A map of the molecular network in the aging brain has been created a team of scientists from several leading research institutions in the ongoing quest for a successful treatment for Alzheimer’s disease.

Molecular networks are cellular and subcellular structures in an organism and the structures' physical interaction between molecules, RNA, or proteins.

The researchers used their map to identify two new Alzheimer’s disease target genes — that is, genes that can be deleted, added, or modified, in the ongoing quest for a successful treatment for the disease. The research team is part of the Accelerating Medicines Program for Alzheimer’s disease (AMP-AD).

The AMP-AD program seeks to leverage advances in analytic methods and large-scale molecular profiles of the aging brain to identify novel therapeutic targets for Alzheimer’s disease. The molecular network team was led by principal investigators Dr. David A. Bennett at Rush University Medical Center in Chicago and Dr. Philip L. De Jager at Columbia University in New York.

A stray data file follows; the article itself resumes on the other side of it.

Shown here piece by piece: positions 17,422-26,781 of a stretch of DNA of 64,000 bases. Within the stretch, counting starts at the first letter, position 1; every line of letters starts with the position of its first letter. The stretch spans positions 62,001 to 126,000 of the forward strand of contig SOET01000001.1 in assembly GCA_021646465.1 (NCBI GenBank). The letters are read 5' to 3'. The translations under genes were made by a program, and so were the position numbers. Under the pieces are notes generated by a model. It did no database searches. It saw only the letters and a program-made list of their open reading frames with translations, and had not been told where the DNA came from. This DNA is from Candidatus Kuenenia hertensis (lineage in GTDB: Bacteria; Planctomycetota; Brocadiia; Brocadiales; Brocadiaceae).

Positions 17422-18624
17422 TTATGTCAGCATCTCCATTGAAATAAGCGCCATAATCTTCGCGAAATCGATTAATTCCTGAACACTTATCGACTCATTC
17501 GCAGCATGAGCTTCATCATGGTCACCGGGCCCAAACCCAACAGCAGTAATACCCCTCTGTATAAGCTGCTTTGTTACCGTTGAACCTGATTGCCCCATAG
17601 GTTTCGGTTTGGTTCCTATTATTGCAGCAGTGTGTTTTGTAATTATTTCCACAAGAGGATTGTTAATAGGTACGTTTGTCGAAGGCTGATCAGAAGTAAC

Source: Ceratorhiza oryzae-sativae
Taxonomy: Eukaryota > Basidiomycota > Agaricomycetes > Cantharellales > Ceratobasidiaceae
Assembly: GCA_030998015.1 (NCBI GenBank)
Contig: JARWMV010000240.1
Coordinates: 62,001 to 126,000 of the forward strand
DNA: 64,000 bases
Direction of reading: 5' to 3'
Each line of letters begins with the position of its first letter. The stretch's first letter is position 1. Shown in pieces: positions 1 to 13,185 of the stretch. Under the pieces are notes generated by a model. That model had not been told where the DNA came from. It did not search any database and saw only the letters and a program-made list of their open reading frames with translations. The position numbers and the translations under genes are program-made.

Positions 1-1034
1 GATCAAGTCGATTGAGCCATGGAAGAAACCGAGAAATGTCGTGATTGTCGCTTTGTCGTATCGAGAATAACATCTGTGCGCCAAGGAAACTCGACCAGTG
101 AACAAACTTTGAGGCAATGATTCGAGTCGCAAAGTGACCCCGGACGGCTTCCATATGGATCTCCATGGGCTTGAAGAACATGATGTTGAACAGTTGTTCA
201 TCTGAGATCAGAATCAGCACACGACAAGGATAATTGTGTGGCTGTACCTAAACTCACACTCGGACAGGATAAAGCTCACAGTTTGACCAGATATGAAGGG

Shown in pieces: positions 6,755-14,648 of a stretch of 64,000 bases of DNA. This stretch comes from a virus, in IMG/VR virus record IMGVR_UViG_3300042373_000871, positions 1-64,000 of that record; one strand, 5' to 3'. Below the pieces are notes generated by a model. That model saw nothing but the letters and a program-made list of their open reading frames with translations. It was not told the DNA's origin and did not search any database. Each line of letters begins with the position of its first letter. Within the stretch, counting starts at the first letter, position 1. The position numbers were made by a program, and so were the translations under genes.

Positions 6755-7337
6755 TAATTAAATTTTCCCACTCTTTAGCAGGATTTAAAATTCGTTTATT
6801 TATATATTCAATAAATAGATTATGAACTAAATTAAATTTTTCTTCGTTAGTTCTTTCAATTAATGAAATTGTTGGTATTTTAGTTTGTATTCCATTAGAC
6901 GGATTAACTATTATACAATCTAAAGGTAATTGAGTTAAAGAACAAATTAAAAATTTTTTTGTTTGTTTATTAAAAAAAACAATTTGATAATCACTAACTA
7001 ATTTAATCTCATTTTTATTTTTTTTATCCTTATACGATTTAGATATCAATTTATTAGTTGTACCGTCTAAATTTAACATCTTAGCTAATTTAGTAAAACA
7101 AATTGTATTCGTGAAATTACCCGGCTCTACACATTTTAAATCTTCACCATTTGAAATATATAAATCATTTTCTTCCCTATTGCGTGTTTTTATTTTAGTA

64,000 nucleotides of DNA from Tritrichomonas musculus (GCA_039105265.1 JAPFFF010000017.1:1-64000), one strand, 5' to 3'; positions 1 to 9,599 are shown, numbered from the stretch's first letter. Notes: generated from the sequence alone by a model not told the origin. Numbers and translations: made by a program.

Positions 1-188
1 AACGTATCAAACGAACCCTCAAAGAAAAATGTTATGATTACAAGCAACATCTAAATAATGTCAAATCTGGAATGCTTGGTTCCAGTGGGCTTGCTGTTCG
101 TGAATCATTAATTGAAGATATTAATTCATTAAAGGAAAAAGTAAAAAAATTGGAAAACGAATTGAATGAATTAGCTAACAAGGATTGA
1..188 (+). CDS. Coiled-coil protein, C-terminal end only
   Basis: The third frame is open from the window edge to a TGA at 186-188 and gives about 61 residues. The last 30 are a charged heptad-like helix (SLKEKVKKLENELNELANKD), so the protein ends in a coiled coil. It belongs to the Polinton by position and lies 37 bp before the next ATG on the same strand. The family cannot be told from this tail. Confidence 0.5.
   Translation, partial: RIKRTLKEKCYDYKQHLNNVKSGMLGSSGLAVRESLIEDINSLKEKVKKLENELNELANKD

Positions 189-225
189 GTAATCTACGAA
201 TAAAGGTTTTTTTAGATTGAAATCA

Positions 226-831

More Diverse Population

The network described in the new study accounts for all older people, not just those that meet certain diagnostic guidelines. Further, it separates molecular events that lead to changes in brain tissue (pathology) from those involved in loss of cognitive function, which is the true target of therapeutic efforts.

“Prior network approaches had not considered the detailed change in cognitive state over time of older individuals. Instead, they had relied on comparisons of cases from a dementia clinic with volunteers who after their deaths came to autopsy without ever developing dementia. This does not capture the variability over time exhibited by a diverse population of older individuals,"

said Bennett.